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A friendly bet penalized

A friendly bet penalized

The nutty network of laws that control the shipment of alcoholic beverages among states of the U.S. may spoil a friendly Super Bowl bet between the governors of California and Florida, National Public Radio's "Morning Edition" reported today.

Tampa Bay
Slightly "doctored" logo of Tampa Bay's Buccaneers
According to NPR reporter Scott Horsley, California Gov. Gray Davis owes Florida Gov. Jeb Bush a case of California Cabernet Sauvignon, having backed the losing side when Florida's Tampa Bay Buccaneers wiped out California's Oakland Raiders in Sunday's American football championship game.

But Davis can't follow through, according to the NPR report, because Florida law makes it a felony for anyone but a licensed distributor to ship wine (or any other alcoholic beverage) into the Sunshine State.

NPR didn't point this out, but Davis is probably in the clear, as a close reading of the Florida law reveals that the shipping ban only applies to those "in the business of selling alcoholic beverages." Private individuals - even governors, one assumes - are not criminalized. What's more, Florida's law applies only on the second offense: First-timers receive only a warning; so Gov. Davis appears to be safe from prosecution unless he is incautious enough to make a similar bet the next time a California team takes on Floridians in a major game.

I've got a better idea, though. Davis could get a lot of mileage out of this - publicity that would benefit hundreds of businesses in his state's wine industry - by making a public joke out the situation, going through the same kind of silly process that so many of us wine lovers must endure when we try to get our hands on wines that aren't available locally.

He might try shipping Jeb's wine in a plain brown wrapper marked "fruit preserves," for instance, taking the risk that he won't be able to collect insurance if it's lost. Or ship the wine legally to a mutual friend in a state that permits direct shipment. West Virginia Gov. Bob Wise, for one, would probably be glad to help his buddies by holding the stash until Jeb has a chance to pick it up. I would love to see Davis do this ... but I'll bet he won't.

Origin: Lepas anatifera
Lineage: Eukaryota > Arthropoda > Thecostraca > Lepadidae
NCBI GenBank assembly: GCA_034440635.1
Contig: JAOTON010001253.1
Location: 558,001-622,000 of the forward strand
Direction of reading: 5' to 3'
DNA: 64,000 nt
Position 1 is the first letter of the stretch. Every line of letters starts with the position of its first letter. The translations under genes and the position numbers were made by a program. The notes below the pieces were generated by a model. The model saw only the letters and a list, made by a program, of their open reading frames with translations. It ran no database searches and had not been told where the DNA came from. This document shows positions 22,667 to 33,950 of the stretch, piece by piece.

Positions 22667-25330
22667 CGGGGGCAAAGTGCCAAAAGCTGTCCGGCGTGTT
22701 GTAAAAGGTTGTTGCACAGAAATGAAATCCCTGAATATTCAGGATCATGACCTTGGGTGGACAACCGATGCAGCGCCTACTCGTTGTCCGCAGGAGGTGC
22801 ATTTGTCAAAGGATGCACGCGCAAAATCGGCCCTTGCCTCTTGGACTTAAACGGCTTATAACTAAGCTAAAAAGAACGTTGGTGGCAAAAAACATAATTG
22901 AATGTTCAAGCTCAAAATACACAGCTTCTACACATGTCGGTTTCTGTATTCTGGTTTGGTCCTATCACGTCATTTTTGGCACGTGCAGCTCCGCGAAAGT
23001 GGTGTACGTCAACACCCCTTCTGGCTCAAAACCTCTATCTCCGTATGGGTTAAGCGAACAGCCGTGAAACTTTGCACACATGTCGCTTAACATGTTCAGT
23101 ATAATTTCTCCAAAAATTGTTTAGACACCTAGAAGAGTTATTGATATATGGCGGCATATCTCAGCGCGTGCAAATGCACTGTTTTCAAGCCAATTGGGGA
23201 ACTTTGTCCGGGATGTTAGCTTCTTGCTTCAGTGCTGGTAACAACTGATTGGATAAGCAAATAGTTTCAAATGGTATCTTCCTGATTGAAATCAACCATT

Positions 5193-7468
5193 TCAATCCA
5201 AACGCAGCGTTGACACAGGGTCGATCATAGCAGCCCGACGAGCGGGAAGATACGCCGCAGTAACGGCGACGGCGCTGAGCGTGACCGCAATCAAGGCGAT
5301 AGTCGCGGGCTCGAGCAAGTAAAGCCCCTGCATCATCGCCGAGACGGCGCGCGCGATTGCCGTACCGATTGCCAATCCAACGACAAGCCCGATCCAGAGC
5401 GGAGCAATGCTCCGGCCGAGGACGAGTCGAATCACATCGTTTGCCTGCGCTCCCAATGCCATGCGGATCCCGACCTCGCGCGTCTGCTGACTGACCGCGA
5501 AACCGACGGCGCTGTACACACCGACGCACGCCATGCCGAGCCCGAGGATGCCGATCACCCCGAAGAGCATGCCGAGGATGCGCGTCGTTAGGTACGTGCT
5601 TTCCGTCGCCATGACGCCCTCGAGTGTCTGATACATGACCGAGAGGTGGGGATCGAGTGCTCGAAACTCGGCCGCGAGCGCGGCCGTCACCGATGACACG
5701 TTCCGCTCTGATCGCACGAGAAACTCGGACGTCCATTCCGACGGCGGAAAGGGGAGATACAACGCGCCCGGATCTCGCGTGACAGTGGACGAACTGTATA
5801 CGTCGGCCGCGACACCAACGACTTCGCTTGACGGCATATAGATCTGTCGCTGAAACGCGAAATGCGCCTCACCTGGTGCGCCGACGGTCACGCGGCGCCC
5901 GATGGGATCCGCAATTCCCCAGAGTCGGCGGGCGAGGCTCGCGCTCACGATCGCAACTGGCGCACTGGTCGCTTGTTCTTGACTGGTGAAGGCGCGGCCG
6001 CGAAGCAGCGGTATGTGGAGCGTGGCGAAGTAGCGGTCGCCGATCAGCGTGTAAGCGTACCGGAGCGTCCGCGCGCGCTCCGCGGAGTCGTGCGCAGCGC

I expect the moral of today's sermon is clear: These restrictive laws in many states, which look mighty strange to our wine-loving friends in other countries around the world, serve no useful public purpose. They are a remnant of Prohibition, and they benefit the interests of no one except the wholesale liquor industry, which spends a great deal of time and money on lobbying and litigation to keep them alive.

For information on each state's specific laws regarding wine shipment, see "Direct Shipment Laws by State for Wineries" on Wine Institute's WineLaw pages,

To get involved in a citizen effort to change these laws, visit our friends at Free The Grapes,

Finally, the NPR Website indicates that Horsley's report on the bet will be available online after noon U.S. Eastern time (1700 GMT) today at

Davis also owes Bush a fresh San Diego fish taco, but the shipment of this tasty treat does not appear to be regulated by law. We figure that getting it there crisp and hot will be a minor challenge, compared with the effort needed to get rid of the archaic and anti-consumer shipping laws.


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All the wine-tasting reports posted here are consumer-oriented. In order to maintain objectivity and avoid conflicts of interest, I purchase all the wines I rate at my own expense in retail stores and accept no samples, gifts or other gratuities from the wine industry.

Wednesday, Jan. 29, 2003
Copyright 2002 by Robin Garr. All rights reserved.

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